Skip to main content
Premium Trial:

Request an Annual Quote

Lab21 to Develop Aspergillus Assay for Second IVD Company

Premium

By Ben Butkus

Lab21 said this week that it has entered into an agreement with an undisclosed in vitro diagnostics company to develop, manufacture, and distribute a diagnostic assay to detect Aspergillus species for the partner's real-time PCR platform.

Under the agreement, Lab21 will contribute its molecular diagnostic development resources and intellectual property in the fungal diagnostics area to develop and manufacture the new Aspergillus test as OEM reagents for the partner platform.

Berwyn Clarke, chief scientific officer of Lab21, told PCR Insider in an e-mail that the "the technology will be used globally on the partner platform."

Clarke declined to comment on the identity of the partnering IVD firm, but the company noted in a statement that it was a "top-10 IVD player."

The company noted that the new agreement is similar to one it made in August with BD Diagnostics. Under that partnership, the companies are working together to develop a molecular test for Aspergillus on the BD Max Open system (PCR Insider, 8/4/2011). That assay is also destined for marketing in both Europe and the US, the companies said at the time.

Lab21, which is based in Cambridge, UK, and has offices in South Carolina, provides diagnostic products and services in the areas of blood bank screening, medical diagnostics, and drug discovery.

The company acquired Manchester, UK-based fungal molecular diagnostic firm Myconostica last May for an undisclosed amount (PCR Insider, 5/23/2011).

Myconostica had previously developed a process for extracting fungal DNA from human samples, as well as the real-time PCR test for Aspergillus. Lab21 currently markets the technologies in Europe as the MycAssay Aspergillus molecular diagnostic kit, which has been CE marked and validated for use on several real-time PCR platforms, including the Cepheid SmartCycler, Life Technologies ABI 7500, Roche LightCycler 2.0, and Stratagene Mx3000 series.

Clarke noted that the approved MycAssay Aspergillus test kits "are our own brand," while those under development with IVD collaborators represent a "next generation of products" that the partners will offer under "their own brand and provide content on their own platform."

He also noted that the development deals with BD and the new partner and the process of validating MycAssay on various real-time PCR platforms are generally similar. "Each platform is different so [it] needs separate development, optimization, validation, and regulatory approval," Clarke said. "Many platform providers are seeking to extend their menus and we provide the IP and experience for Aspergillus, in this case, to enable that."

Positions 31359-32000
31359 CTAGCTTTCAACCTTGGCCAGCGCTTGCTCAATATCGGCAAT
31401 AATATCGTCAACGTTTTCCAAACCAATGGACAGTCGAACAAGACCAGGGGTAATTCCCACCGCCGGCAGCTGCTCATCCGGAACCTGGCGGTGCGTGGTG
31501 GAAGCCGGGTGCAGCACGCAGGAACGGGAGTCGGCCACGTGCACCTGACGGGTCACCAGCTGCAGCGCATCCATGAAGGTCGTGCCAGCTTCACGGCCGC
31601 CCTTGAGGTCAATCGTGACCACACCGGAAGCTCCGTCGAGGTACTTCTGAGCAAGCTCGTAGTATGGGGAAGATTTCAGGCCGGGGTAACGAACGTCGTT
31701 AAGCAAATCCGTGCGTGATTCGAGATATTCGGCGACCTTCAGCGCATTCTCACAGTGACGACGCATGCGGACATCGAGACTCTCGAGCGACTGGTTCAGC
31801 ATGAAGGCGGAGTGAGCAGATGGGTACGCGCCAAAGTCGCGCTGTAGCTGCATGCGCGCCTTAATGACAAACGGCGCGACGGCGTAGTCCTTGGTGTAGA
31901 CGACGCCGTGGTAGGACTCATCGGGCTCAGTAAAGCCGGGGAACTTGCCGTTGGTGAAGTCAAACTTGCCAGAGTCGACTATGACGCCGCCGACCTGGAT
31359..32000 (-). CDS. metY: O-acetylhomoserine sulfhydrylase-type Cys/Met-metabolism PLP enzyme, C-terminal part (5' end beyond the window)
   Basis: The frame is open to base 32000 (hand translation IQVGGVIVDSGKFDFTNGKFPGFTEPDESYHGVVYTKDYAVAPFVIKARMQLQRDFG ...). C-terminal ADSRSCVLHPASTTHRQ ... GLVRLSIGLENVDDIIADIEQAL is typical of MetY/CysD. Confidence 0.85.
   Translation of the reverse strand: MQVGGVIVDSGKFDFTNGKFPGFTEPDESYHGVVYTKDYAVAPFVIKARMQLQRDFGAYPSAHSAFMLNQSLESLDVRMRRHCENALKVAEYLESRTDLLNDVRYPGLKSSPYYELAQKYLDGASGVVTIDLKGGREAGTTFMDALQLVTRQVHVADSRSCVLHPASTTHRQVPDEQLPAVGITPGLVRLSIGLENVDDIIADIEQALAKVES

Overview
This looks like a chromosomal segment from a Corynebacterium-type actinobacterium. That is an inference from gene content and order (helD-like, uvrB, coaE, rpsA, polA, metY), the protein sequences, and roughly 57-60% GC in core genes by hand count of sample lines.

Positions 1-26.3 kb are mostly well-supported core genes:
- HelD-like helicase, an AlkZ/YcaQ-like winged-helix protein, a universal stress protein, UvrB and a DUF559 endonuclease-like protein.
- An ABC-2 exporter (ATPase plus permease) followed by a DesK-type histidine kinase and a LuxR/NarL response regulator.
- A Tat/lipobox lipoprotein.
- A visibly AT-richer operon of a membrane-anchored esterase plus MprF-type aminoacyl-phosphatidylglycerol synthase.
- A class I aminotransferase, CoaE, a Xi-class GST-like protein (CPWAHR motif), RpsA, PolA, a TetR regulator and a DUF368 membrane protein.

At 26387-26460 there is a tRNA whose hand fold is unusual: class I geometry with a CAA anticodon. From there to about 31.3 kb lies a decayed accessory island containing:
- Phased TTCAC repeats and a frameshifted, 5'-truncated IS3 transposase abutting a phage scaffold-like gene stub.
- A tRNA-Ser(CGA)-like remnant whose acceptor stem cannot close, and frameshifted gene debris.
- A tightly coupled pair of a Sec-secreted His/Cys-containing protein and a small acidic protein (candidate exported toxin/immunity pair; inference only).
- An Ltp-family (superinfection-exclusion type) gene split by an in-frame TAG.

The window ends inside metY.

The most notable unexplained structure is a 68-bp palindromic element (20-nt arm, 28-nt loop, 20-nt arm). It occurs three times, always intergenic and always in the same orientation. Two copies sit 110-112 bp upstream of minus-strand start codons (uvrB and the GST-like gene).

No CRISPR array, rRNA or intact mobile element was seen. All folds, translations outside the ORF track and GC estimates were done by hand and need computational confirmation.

One potential IVD partner for Lab21 is Abbott. In February, Lab21 hired Fraser Logue, a former Abbott executive, as its group director of quality, regulatory affairs, and operations excellence (PCR Insider, 2/23/2012). However, Abbott has already developed tests for several species of Aspergillus on its Plex-ID system.

Other potential IVD partners that currently market real-time PCR-based diagnostic systems but do not market molecular assays for Aspergillus include Cepheid, Roche, Gen-Probe, and Quest Diagnostics' Focus Diagnostics business.

Lab21 said that its real-time PCR test platform "is becoming increasingly well-adopted within clinical diagnostic laboratories worldwide;" and noted that recent independent studies have validated both Lab21's Aspergillus and Pneumocystis assays.

"We expect the new [Aspergillus] assays to be significant components of the growing menu of our partner’s molecular diagnostic portfolio," Clarke said.


Have topics you'd like to see covered in PCR Insider? Contact the editor at bbutkus [at] genomeweb [.] com.

The Scan

Interfering With Invasive Mussels

The Chicago Tribune reports that researchers are studying whether RNA interference- or CRISPR-based approaches can combat invasive freshwater mussels.

Participation Analysis

A new study finds that women tend to participate less at scientific meetings but that some changes can lead to increased involvement, the Guardian reports.

Right Whales' Decline

A research study plans to use genetic analysis to gain insight into population decline among North American right whales, according to CBC.

Science Papers Tie Rare Mutations to Short Stature, Immunodeficiency; Present Single-Cell Transcriptomics Map

In Science this week: pair of mutations in one gene uncovered in brothers with short stature and immunodeficiency, and more.